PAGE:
$6 Million AI Changes Your Accent Mid-Conversation

Many job-seekers with valuable skills are disregarded by employers due to a fear of reduced intelligibility, removing the accent barrier could help.
Loukia Papadopoulos

In today's multicultural societies, accents should not be a problem. But it turns out they still are due to a lack of coherence. Three Stanford students encountered this problem when one of their friends lost a customer support job due to his accent.

They then decided to do something about it. "We decided to help the world understand and be understood," student Andres Perez Soderi, who is one of the founders of the new firm, told IEEE Spectrum.

The friend group now turned partners included a computer science major from China, an AI-focused management science and engineering major from Russia, and a business-oriented MSE major from Venezuela. 

The trio did a lot of research around what people have done in the past such as voice conversion for deep fakes. They found that that technology was pretty advanced but there was very little done in terms of accent translation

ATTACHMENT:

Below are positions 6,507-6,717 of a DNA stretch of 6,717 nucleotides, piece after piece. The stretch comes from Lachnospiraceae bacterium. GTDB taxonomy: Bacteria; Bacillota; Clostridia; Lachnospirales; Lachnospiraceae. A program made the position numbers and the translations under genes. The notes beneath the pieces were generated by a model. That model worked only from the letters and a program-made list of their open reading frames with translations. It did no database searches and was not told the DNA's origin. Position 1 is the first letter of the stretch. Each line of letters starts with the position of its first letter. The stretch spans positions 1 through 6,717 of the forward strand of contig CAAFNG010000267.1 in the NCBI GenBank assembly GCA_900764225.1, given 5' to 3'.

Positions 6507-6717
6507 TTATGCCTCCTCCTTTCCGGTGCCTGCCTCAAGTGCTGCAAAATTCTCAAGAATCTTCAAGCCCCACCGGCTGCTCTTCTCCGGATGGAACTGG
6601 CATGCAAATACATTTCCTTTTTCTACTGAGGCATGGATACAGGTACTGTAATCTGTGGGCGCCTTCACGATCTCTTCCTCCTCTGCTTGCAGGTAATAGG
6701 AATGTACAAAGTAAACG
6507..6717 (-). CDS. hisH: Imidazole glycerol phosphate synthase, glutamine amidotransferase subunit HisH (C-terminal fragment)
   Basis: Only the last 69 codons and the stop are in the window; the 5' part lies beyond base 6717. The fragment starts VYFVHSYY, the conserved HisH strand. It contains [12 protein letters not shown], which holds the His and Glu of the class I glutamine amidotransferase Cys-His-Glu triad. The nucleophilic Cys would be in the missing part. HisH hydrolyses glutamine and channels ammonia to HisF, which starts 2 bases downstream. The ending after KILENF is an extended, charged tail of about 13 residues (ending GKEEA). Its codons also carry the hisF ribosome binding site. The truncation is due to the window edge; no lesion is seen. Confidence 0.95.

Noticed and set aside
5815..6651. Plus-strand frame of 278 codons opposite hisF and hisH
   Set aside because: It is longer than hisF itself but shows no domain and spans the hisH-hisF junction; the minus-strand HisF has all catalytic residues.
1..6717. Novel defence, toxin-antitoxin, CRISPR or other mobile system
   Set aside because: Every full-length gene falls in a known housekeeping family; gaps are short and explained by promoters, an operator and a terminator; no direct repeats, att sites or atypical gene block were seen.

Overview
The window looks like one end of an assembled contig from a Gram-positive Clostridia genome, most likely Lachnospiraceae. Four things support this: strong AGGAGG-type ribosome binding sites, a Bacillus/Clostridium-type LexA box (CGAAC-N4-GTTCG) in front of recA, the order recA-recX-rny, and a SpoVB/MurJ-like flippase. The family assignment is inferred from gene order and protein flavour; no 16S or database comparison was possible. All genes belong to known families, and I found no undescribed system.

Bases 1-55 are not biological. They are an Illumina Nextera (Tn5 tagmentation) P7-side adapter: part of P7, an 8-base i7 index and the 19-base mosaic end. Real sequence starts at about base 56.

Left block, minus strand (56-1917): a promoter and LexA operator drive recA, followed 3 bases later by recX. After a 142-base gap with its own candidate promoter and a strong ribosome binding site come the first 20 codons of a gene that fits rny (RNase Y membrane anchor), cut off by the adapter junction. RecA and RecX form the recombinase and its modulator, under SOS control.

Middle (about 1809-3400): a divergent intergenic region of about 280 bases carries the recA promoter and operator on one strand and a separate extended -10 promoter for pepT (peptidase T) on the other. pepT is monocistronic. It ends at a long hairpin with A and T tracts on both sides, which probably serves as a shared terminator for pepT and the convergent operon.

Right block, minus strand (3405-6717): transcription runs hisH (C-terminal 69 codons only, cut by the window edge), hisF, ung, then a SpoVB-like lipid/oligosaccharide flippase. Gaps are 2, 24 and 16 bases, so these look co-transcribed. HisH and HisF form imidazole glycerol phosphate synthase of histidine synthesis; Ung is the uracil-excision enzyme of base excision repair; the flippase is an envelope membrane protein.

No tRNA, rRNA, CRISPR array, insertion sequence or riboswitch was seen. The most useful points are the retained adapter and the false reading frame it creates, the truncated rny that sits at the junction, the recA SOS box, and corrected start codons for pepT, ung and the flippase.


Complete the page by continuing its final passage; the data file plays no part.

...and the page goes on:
"We knew about accent-reduction therapy and being taught to emulate the way someone else speaks in order to connect with them. And we knew from our own experience that forcing a different accent on yourself is uncomfortable," added Soderi. "We thought if we could allow software to translate the accent [instead], we could let people speak naturally," 

In 2020, they incorporated a company they called Sanas that proved to be quite successful as it already has a staff of 14.

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Sanas now specializes in an algorithm, developed using a neural network, that can shift English to and from American, Australian, British, Filipino, and Spanish accents. The firm is also working on adapting accents from other languages such as French.

And the team already has customers lined up for the technology. Seven outsourcing companies that provide customer service are currently piloting the system.

Sanas completed a seed funding round of US $5.5 million in late May bringing total investment in the novel product to about $6 million.

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